Q: I run a small convenience store, one of three in our town. In the past couple of months, I’ve noticed that one of my competitors has put products from Lidl and Aldi (located about a half-hour drive away) on his shelves. He doesn’t sell them for much more than they cost in-store – there’s a mark-up of about 12%.


It seems to be doing well for him – people who don’t want the drive out to the big supermarket go there and are happy to spend a euro or two more. I’ve noticed my business is down a bit, and his shop always seems full. I’m wondering if he’s actually allowed to do this, or whether there’s some kind of law against it. If there isn’t, I’m tempted to follow his lead!


A: There’s absolutely nothing illegal about this practice, so long as your competitor is putting the transactions through the books correctly. If he’s part of a larger chain, then they may have something to say about it, but that’s not really your concern at the moment.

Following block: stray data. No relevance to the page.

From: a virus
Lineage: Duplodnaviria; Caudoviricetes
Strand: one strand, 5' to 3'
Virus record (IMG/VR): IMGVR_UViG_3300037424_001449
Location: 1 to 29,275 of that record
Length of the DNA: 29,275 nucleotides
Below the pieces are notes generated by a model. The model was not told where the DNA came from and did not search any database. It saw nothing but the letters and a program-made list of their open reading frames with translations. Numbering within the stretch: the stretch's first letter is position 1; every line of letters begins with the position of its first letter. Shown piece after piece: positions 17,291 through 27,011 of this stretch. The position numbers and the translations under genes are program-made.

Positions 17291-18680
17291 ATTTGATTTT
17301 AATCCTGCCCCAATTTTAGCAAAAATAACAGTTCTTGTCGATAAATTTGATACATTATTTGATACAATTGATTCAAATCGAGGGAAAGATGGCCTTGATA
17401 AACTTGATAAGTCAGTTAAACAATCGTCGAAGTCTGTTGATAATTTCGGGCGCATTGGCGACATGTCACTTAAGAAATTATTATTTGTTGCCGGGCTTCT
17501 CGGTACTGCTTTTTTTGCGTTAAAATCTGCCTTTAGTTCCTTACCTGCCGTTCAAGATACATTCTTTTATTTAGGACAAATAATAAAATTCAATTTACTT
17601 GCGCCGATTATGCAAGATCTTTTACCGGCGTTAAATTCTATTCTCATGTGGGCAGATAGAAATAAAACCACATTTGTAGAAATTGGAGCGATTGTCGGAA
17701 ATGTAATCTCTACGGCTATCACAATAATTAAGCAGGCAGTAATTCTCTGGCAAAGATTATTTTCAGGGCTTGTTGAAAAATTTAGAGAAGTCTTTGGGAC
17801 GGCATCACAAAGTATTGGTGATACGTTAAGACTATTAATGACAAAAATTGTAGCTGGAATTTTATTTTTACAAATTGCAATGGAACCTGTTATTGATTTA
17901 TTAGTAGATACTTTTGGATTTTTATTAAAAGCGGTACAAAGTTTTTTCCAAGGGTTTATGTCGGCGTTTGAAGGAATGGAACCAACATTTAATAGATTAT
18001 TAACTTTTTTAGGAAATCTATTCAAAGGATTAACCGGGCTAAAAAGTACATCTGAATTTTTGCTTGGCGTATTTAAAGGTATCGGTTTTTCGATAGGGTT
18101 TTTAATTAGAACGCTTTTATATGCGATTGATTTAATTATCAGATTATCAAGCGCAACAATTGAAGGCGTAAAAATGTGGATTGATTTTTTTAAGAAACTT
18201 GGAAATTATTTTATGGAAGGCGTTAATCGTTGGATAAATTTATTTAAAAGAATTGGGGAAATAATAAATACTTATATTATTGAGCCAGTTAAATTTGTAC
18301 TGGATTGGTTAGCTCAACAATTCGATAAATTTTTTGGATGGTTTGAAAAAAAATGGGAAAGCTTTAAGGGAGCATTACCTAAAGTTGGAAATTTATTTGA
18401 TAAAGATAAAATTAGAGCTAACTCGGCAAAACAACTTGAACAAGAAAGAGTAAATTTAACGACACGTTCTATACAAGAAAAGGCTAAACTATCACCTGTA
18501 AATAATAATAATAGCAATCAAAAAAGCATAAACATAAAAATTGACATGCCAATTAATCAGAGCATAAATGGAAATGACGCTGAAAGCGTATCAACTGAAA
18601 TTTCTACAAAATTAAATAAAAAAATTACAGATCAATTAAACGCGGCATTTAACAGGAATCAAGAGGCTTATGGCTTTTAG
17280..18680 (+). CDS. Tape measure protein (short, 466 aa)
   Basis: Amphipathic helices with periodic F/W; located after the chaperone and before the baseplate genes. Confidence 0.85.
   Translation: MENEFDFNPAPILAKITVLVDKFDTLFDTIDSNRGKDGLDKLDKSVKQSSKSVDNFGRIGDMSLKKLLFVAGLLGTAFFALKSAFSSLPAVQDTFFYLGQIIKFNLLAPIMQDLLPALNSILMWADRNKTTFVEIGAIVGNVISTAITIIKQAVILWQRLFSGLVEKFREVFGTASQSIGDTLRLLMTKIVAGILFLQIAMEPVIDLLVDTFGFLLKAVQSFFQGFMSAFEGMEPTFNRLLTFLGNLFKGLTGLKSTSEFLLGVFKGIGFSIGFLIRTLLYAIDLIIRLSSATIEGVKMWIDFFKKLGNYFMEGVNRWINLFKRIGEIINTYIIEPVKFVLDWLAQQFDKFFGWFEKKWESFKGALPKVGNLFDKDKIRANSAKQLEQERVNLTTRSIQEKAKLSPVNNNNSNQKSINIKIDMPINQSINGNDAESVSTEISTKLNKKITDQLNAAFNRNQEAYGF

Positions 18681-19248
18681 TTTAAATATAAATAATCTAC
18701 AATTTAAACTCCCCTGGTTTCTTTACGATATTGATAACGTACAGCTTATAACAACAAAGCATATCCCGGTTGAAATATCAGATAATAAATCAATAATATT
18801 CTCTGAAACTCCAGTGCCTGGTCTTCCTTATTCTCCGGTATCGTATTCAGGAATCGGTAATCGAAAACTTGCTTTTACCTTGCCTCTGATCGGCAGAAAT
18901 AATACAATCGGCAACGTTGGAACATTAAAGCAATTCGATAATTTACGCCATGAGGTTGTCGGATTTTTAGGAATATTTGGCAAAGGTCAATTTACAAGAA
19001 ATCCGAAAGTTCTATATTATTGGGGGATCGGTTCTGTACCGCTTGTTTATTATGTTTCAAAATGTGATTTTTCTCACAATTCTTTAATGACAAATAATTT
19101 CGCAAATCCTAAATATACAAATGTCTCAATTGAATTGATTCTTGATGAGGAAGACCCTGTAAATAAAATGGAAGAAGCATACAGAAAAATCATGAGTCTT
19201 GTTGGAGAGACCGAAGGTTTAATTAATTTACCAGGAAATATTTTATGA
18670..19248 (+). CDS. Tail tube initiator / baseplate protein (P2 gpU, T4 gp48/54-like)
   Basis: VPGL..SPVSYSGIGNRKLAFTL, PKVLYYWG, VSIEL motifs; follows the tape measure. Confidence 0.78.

On the face of it, the managers of larger supermarkets might get annoyed that this guy is keeping customers out of their stores. However, a sale is a sale, and I doubt they’d be too concerned about where it comes from. Some supermarkets which sell alcohol below cost price have taken measures to stop off licenses from simply buying up their stock, limiting the volume of product that they’ll sell to any one customer. But it doesn’t sound like this guy is buying enough to cause Lidl or Aldi a moment’s thought. My advice would be to say ‘well done’ to this businessperson for trying something new, and consider doing something like this yourself.


It’s worth bearing in mind that, between fuel costs and his own time, reselling stock from Lidl or Aldi at a 12% mark-up won’t make him rich. More likely, it’s designed to simply encourage traffic to the store, where they might buy a newspaper, cigarettes or a more profitable product. So by all means, emulate him if you want, but don’t think that it will make a huge direct impact on your profitability.


Declan Dolan


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